This doesn't mean they stopped liking the aspects of the "livable city." Having stuff close to you. Having your friends close to you. Having pleasant and lively spaces to wander, and in which you regularly see your friends and meet other people. Walking areas with interesting shops and restaurants and escape from the hassles of parking and traffic. They just liked the other aspects of sprawl more.

They tried to duplicate these livable areas with shopping malls. But these are too sterile and corporate -- but they are also climate controlled and safer and caused the downfall of many downtowns. Then big box stores, more accessible from the burbs, kept at that tack.

The robotaxi will allow people to get more of what they sought from the "livable city" while still in sprawl. It will also let them get more of what they sought from the suburbs, in terms of safety and options for their children. They may still build pleasant pedestrian malls in which one can walk and wander among interesting things, but people who live 5 miles away will be able to get to them in under 10 minutes. They will be delivered right into the pedestrian zone, not to a sprawling parking lot. They won't have to worry about parking, and what they buy could be sent to their home by delivery robot -- no need to even carry it while walking among shops. They will seek to enjoy the livable space from 5 miles away the same way that people today who live 4 blocks away enjoy those spaces.

But there's also no question that there will continue to be private malls trying to meet this need. Indeed the private malls will probably offer free or validated robotaxi service to the mall, along with delivery, if robotaxi service is as cheap as I predict it can be. Will the public spaces, with their greater variety and character be able to compete? They will also have weather and homeless people and other aspects of street life that private malls try to push away.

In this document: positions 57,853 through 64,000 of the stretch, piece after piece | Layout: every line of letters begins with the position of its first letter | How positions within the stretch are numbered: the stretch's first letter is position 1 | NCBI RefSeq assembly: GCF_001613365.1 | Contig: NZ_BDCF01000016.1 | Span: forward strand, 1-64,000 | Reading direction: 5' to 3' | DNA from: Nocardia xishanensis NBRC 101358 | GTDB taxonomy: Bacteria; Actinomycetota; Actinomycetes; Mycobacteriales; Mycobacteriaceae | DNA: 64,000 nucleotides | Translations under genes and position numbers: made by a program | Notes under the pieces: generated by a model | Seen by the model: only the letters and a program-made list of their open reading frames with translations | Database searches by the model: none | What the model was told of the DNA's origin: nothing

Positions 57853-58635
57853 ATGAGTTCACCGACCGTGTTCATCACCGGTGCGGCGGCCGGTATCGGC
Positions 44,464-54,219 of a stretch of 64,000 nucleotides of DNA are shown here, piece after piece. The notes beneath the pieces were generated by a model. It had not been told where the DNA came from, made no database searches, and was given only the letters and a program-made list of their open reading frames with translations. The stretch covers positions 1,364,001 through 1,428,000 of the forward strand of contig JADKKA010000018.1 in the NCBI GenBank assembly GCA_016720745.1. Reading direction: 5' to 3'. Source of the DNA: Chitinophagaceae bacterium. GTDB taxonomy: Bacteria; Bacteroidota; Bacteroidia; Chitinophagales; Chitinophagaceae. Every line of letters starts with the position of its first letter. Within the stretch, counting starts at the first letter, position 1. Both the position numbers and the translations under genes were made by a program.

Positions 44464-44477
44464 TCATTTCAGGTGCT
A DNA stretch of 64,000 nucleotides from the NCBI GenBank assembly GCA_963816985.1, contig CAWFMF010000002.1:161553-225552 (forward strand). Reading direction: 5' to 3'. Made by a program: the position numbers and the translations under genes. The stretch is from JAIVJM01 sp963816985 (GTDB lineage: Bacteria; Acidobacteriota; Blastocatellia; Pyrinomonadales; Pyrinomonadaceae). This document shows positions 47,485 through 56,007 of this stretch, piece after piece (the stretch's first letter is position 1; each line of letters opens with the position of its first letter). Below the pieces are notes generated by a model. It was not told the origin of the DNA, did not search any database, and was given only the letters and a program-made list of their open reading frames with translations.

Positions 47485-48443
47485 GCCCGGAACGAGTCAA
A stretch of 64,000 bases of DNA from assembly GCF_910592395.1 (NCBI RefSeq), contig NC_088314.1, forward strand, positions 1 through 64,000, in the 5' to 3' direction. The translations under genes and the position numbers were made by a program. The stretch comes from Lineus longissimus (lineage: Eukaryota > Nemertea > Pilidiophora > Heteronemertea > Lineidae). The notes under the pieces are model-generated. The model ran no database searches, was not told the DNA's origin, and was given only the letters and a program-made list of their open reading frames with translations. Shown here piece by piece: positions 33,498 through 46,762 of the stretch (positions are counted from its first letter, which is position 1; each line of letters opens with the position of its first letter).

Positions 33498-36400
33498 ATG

The arrival of the robocar baby-sitter, which I plan to write about more, will also change urban family life. Stick the kid in the taxi and send him to the other parent, or a paid sitter service, all while some adult watches on the video and redirects the vehicle to one of a network of trusted adults if some contingency arises. Talk about sending a kid to a time-out!


I commute by train for 2 hours twice a week. The train is packed full of people using their laptops to work. The chairs are reasonably comfortable, and there are special silent compartiments in the train so you're not too much distracted (works reasonably well).

This is not yet as comfortable as you picture it, but I hardly notice the travel time, and have no difficuly working during those 2 hours, so it's not lost time.

(this is in the netherlands though, I think the trains in the US are not up to it)

The idea of working during commute is indeed not new, I am sure we have all done it at one time or another. However, on the train one does not have a 100 megabit connection, nor does one do videoconferences or phone meetings, and one is still disturbed by the train starting and stopping, and you still have to travel to and from stations, and sometimes change lines. At rush hour, you often end up with no seats left on many transit lines, and can't depend on getting a workspace. And you must fit your schedule to the train in most cases -- even if the trains go every 15 minutes you don't want to arrive just as it's leaving. And on the street cars in many cities you may often find yourself with an unsavoury neighbour.